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Poor organisational change management

For: Employers and managers Information seekers

Change is constant and can bring positive results for organisations and workers such as increased productivity, clarity of role and work satisfaction. Change can also be challenging and can affect morale and engagement if it isn’t managed well.

What is poor organisational change management?

Safe Work Australia's Model Code of Practice: Managing psychosocial hazards at work outlines examples of poor organisational change management which may include:

  • Insufficient consultation
  • Insufficient consideration of new hazards or performance impacts when planning for, and implementing, change
  • Insufficient support, information or training during change.
  • Not communicating key information to workers during periods of change.

In times of change, it’s important to consider your work health and safety management systems and integrate these into the change process to monitor and prevent risks to workers.

Workers are more likely to embrace change when it is supported by consultation and effective communication, and this can improve health and productivity.

Comcare has developed a self-assessment tool to help employers manage the risks associated with organisational change: Reducing the psychosocial risks of workplace change (PDF, 765.4 KB)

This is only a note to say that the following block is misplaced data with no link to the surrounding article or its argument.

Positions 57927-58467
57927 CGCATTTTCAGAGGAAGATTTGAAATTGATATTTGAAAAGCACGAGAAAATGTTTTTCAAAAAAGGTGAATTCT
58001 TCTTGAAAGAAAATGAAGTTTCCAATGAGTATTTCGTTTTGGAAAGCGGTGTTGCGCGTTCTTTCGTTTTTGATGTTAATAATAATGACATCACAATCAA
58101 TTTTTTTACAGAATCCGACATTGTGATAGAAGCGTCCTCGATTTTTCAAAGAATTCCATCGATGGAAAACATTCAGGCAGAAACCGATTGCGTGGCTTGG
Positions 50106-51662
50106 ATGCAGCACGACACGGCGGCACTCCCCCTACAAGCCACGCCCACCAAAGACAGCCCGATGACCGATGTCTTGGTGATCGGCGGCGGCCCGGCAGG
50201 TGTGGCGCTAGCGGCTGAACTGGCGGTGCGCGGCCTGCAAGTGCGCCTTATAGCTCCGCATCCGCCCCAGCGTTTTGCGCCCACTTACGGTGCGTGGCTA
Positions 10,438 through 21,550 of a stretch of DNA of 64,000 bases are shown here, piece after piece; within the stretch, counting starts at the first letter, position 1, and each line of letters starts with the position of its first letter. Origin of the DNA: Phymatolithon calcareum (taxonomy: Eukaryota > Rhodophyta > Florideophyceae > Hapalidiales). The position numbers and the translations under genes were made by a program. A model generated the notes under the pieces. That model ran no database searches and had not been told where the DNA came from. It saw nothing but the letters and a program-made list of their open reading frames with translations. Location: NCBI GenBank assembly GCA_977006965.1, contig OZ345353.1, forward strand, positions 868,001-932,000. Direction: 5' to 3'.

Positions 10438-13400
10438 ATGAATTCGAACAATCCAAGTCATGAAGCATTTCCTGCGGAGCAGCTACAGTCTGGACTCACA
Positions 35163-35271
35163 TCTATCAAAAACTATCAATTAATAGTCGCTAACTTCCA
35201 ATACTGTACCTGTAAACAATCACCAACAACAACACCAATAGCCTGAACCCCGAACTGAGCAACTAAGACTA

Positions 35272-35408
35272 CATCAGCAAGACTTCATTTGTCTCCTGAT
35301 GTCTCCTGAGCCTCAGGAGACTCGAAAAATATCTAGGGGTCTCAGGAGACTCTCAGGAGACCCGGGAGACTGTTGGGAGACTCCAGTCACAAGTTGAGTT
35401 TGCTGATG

Machinery of Government changes

Comcare’s work health and safety jurisdiction is uniquely impacted by organisational change associated with Machinery of Government (MoG).

These are major decisions around restructuring – including creating or abolishing entities and moving and changing agency functions – and they can have health and safety consequences for workers.

Australian Public Service employers need to consider and effectively manage the health and safety risks associated with implementing MoG changes. Agencies must be aware of their WHS responsibilities – appropriately identifying hazards, particularly psychosocial hazards, carrying out risk assessments and implementing mitigation processes.

Section 47 of the Work Health and Safety Act 2011 requires employers to consult, so far as is reasonably practicable, with workers who are (or are likely to be) directly affected by a health and safety matter.

During MoG changes, consultation should focus on how the changes are going to be implemented, and there should be ongoing communication and consultation with workers throughout the transition to their new work arrangements.

Situations and environments impacting workers’ health and safety may include:

  • Taking on new roles and relationships
  • Merged organisational cultures
  • Changed workplace expectations
  • Increased workload
  • New approaches to work
  • Voluntary or involuntary redundancies.

Comcare has updated resources and guidance material available to help employers ensure their workplaces remain healthy and safe during this time, including the self-assessment tool (above) and this factsheet: People matters with Machinery of Government (PDF, 552.8 KB)

Impact of poor organisational change management

Poor change management can lead to psychological injures and other adverse health outcomes, as well as reduced productivity.

During change, it is important for organisations to focus on these key elements to help protect workers from psychological harm:

  • Consultation
  • Prevention
  • Early intervention
  • Recovery at and return to work
  • Leadership.

How to control the risks of organisational change